Special note:

By default, the server uses
source-specific multicast (SSM), using a randomly-chosen SSM IP multicast address. To specify a different multicast address, use the "-A <multicast-address>" option (where <multicast-address> is an IPv4 multicast address, in 'dotted quad' form; IPv6 is not yet supported). If the "-A" option is used without "-m", then 'any-source multicast (ASM)' is used instead of SSM.

By default, when streaming via multicast, the server uses RTP port number 6000 for video, and 6002 for audio. These port numbers can, however, be changed using the "-v <video-RTP-port-number>" and/or "-a <audio-RTP-port-number>" numbers. (When streaming via unicast, arbitrary (ephemeral) RTP port numbers are used.)

Client user authentication

By default, there are no restrictions on who can request to play the stream. However, one or more "-u <username>:<password>" options can be used to specify valid username-password pairs. If this option is used, then the media player client must enter a valid username and password before it can play the stream.

Special note:

Miscellaneous options


Summary of command-line options

-a <audio-RTP-port-number>specify the audio RTP port number (for multicast streaming only)
-A <multicast-address>specify multicast streaming (to the given multicast address)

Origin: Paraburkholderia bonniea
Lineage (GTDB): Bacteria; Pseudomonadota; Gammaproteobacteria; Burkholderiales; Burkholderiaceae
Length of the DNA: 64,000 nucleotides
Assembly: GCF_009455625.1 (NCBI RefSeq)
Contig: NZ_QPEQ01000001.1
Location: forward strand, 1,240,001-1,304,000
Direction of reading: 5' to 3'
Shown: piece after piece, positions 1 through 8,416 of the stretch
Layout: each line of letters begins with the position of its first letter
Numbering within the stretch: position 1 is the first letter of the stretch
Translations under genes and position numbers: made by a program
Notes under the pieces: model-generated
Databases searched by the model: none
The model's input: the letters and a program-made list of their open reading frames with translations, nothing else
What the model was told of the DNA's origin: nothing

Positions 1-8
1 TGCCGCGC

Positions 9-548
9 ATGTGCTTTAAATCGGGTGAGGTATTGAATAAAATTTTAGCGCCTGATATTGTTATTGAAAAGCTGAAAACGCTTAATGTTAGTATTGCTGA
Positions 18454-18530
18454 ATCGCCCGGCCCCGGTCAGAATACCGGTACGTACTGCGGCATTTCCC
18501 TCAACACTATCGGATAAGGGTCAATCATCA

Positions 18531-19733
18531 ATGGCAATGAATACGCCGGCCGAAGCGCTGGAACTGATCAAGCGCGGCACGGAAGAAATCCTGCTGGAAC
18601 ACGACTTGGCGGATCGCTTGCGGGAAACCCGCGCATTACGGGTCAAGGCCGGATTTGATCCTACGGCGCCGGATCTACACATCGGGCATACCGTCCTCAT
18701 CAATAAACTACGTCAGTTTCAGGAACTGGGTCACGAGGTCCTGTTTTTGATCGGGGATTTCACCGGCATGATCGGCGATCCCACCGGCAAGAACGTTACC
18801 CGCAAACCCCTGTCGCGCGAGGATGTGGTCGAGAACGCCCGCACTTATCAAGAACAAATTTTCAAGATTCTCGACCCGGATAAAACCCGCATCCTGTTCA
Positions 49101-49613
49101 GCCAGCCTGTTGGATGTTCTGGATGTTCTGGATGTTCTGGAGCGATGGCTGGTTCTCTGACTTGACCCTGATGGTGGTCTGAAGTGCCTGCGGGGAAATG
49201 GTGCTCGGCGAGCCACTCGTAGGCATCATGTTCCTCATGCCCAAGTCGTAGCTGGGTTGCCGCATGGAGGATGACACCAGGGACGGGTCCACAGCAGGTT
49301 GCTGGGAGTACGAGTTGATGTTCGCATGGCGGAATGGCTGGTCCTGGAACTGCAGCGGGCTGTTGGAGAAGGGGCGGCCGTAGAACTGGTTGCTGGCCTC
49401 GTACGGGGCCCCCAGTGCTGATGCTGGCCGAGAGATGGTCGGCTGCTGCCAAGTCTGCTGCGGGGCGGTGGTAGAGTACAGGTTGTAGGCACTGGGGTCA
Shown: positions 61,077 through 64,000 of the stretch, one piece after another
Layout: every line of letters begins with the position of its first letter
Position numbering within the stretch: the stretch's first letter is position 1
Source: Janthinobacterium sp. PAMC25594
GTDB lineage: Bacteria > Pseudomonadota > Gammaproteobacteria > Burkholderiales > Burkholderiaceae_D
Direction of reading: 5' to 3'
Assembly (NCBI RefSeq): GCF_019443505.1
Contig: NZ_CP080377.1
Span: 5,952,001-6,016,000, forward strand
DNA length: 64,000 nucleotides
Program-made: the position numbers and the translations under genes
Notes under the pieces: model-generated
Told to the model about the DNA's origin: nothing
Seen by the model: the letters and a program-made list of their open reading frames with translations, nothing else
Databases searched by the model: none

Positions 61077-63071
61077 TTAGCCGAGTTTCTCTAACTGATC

-aac <bitrate-in-kbps>encode and stream audio as MPEG-4 AAC, with the specified bitrate
-amrencode and stream audio as AMR, with the specified bitrate
-brightness <value>specify the video input brightness
-c <band-name>:<channel-name>specify a TV channel (for a TV tuner input device)
-contrast <value>specify the video input contrast
-D <stream-description-string>specify the stream's textual description (for SDP)
-f <sampling-frequency>specify the audio sampling frequency (in Hz) [default: 48000 Hz]
-h <height>specify the video image height (in pixels) [default: 480]
-hue <value>specify the video input hue
-i <input-device-number>specify the input device number (0: composite video [default]; 1: S-Video; 2: tuner (if present))
-mspecify multicast streaming (using source-specific multicast)
-Mstream audio in mono
-mjpegencode and stream video as motion-JPEG
-mpeg1encode and stream video as MPEG-1
-mpeg2encode and stream video as MPEG-2
-mpeg4encode and stream video as MPEG-4 [default]
-mpegaudio <bitrate-in-kbps>encode and stream audio as MPEG-2, with the specified bitrate
-mpegtransport <audio-bitrate-in-kbps>encode and stream video and audio as MPEG-2 (with the specified audio bitrate), combined into a MPEG Transport Stream
-nadon't stream audio
-nvdon't stream video
-p <RTSP-port-number>specify the RTSP server port number [default: 8554]
-pcmstream audio as raw, 16-bit PCM [default]
-r <bitrate>specify the maximum streamed video bitrate (in bits-per-second) [default: 1500000 bps]
-R <frame-rate>specify the video frame rate (in frames-per-second) [default: 30000/1001 fps for NTSC; 25 fps for PAL or SECAM]
-saturation <value>specify the video input hue
-t <video-input-type>specify the video input type [default: ntsc]
-u <username>:<password>specify a username-password pair for client authentication
-ulawstream audio as 8-bit µ-law PCM
-v <video-RTP-port-number>specify the video RTP port number (for multicast streaming only)
-w <width>specify the video image width (in pixels) [default: 640]